April 18, 2024


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COVID-19: SIA reaches agreement with unions for cost-cutting measures affecting 10,000 employees

SINGAPORE: The Singapore Airlines (SIA) Group said it has reached an agreement with its unions for a set of cost-cutting measures that will affect 10,000 members of staff, according to an internal memo seen by CNA.

The measures were announced in an internal message on Monday (Mar 23), after the airline announced the decision to cut 96 per cent of its capacity scheduled up to the end of April. Scoot will also suspend most of its network, grounding 47 out of 49 aircraft in its fleet.

Group CEO Goh Choon Phong said the cost-cutting measures include no-pay leave for all staff up to divisional vice-presidents, varying days of compulsory no-pay leave every month for pilots, executives and associates, as well as a leave of absence for staff on re-employment contracts. 

Affected staff members will be briefed and receive more details on Tuesday.

READ: More cancel flight plans as countries restrict travel to stop COVID-19

READ: No entry or transit through Singapore for all short-term visitors amid heightened risk of imported COVID-19 cases

The management team will also be taking deeper pay cuts than previously announced in February. 

Mr Goh said he would be taking a 30 per cent pay cut to his base salary with effect from Apr 1, with executive vice-presidents taking a 25 per cent pay cut, and senior vice-presidents a 20 per cent pay cut. 

The pay cuts for divisional vice-presidents and vice-presidents will increase to 12 per cent from May 1, from the 7 per cent announced in February. The 5 per cent pay cut for senior managers and managers will be brought forward to Apr 1, and increase to 10 per cent from May 1.

Board members have also decided to take a 30 per cent cut in their fees “in solidarity with the company”.

CNA has contacted SIA for more information.


The cuts come a day after Singapore authorities announced that short-term visitors will not be allowed to enter or transit through the country, in the latest round of travel restrictions amid the ongoing COVID-19 outbreak.

Countries around the world have also taken similar measures to try to contain the spread of the virus.

Globally the number of scheduled flights last week was down more than 12 per cent from the year earlier, flight data provider OAG said.

In his message on Monday, Mr Goh called the COVID-19 situation “the greatest challenge in the SIA Group’s existence”.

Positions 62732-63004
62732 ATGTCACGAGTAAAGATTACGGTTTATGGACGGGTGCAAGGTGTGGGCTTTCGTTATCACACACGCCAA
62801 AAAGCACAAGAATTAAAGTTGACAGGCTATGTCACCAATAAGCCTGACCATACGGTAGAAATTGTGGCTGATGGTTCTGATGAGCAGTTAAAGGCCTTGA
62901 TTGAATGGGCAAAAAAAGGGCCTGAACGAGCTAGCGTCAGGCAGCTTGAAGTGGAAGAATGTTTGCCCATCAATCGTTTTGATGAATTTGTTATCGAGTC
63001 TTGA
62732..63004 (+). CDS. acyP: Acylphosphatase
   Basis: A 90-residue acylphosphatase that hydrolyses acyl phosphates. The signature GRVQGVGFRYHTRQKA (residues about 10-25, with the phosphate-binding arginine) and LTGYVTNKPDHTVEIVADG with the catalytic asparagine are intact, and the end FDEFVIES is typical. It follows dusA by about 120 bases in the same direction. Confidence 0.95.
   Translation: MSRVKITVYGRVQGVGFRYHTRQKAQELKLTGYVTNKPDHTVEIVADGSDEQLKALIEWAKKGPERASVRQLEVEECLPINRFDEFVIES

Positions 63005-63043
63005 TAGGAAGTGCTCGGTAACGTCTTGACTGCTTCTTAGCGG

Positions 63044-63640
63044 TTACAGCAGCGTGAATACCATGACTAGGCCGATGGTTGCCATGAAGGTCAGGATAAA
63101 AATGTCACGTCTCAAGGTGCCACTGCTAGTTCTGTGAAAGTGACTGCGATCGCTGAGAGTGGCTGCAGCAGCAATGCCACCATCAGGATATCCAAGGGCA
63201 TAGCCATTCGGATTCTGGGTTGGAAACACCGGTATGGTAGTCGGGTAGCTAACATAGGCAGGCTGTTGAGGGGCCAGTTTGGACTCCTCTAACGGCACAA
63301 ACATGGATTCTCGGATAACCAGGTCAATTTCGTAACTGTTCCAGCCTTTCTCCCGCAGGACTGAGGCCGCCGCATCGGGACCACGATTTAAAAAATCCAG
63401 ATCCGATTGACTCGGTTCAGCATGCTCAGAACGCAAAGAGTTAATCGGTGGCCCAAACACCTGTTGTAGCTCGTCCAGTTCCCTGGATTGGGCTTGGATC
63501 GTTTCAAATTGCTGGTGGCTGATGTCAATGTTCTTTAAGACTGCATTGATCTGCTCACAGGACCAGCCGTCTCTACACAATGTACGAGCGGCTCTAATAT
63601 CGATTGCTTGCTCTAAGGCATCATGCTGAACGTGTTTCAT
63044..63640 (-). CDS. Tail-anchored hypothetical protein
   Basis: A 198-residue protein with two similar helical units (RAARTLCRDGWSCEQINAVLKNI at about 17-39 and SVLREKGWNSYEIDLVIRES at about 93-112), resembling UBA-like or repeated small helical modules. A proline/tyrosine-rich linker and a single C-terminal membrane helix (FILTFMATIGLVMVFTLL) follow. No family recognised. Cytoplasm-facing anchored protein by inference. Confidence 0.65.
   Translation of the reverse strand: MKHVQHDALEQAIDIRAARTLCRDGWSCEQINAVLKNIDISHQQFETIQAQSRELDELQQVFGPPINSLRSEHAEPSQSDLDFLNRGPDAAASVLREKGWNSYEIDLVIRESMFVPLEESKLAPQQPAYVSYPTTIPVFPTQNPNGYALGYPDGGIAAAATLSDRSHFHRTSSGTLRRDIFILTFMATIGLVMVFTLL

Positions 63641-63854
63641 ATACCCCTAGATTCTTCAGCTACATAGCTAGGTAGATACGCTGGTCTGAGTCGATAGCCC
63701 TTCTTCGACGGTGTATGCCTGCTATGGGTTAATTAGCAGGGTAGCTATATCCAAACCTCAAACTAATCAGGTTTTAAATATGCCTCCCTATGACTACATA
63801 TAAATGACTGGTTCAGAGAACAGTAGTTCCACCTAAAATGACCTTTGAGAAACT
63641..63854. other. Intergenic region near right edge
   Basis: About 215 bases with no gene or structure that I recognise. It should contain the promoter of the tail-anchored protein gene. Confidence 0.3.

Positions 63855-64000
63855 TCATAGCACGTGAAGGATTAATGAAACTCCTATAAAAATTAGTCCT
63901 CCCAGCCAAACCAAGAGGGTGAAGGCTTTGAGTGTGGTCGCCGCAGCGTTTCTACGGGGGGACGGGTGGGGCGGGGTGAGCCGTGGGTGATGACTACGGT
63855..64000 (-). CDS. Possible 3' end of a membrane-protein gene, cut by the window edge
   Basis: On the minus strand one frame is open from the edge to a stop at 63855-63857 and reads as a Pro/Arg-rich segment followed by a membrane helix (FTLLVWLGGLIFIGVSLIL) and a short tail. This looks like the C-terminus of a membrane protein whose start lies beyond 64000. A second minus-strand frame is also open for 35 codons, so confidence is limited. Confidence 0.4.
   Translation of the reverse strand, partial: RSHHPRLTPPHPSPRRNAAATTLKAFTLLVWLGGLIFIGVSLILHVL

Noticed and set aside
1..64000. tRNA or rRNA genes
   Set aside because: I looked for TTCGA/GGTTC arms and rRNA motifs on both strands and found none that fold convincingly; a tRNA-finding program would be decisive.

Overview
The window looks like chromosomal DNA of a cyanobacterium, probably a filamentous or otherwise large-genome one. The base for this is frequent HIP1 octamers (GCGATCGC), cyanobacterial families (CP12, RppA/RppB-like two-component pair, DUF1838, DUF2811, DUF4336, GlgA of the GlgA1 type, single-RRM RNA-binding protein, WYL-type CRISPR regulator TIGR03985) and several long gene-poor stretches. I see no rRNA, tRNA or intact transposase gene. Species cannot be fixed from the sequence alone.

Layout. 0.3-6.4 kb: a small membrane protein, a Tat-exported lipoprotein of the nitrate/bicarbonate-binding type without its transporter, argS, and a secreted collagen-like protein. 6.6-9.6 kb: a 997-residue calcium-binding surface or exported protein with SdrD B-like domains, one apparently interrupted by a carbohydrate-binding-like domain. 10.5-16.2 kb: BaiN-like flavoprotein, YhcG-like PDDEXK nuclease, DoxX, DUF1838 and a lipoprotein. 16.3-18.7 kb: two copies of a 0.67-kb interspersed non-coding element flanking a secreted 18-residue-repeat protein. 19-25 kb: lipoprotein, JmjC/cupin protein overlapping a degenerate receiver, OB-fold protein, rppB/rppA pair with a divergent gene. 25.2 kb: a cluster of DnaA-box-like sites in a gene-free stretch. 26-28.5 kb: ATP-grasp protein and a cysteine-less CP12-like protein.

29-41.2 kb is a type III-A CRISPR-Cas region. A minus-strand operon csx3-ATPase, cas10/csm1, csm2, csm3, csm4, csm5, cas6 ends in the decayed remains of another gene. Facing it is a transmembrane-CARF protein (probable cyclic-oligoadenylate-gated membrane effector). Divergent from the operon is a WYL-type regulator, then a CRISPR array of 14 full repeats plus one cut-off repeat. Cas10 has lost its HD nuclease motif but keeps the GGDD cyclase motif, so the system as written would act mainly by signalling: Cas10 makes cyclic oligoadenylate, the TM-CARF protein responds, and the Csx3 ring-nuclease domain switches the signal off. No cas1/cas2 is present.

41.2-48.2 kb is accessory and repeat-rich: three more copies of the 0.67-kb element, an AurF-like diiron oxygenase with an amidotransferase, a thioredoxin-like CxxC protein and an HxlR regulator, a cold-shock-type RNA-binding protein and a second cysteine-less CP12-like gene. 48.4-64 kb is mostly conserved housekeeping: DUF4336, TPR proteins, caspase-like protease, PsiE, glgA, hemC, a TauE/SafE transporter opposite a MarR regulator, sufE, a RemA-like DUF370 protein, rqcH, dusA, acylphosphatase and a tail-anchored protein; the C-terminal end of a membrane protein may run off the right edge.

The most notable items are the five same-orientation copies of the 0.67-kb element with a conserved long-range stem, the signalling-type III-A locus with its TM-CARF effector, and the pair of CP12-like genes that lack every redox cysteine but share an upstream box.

“In an extraordinary time in history, countries around the world are closing their borders to contain the Covid-19 virus. The decision is made from a public health perspective, but it has crippled airlines globally,” he wrote.

Mr Goh added that without a domestic segment, SIA’s airlines are “completely vulnerable when all international markets either restrict the movement of people or ban air travel altogether”.

He said that the company has been working “relentlessly” to shore up SIA Group’s liquidity, and drawn on lines of credit to meet its immediate cash flow needs. 

Commentary: COVID-19, the biggest crisis ever for Singapore’s aviation industry and Singapore Airlines

READ: Singapore aviation industry ‘extremely vulnerable’ to fallout from COVID-19, say experts

SIA Group also continues to be in discussions with several financial institutions for its future requirements, and is also in discussions with aircraft manufacturers to defer upcoming deliveries.

Mr Goh also thanked his colleagues for their sacrifices and expressed his appreciation towards SIA’s unions, adding that the company would continue to engage them as the COVID-19 situation unfolds.

He apologised to SIA’s customers, thanking them for their patience and understanding as the company grapples with the COVID-19 situation. 

Mr Goh said that SIA has more than doubled the handling capacity at service centres and sales offices, and is trying to help as many customers as soon as possible.

“We must all brace for even greater sacrifices going forward, given the uncertainty over how long the COVID-19 outbreak will continue to ground our business,” Mr Goh told his colleagues in his message.

“We must be ready to pounce on every opportunity at the first signs of recovery and soar once again.”

As of Monday, SIA’s share price fell 66 cents, or 10.96 per cent, to S$5.36.

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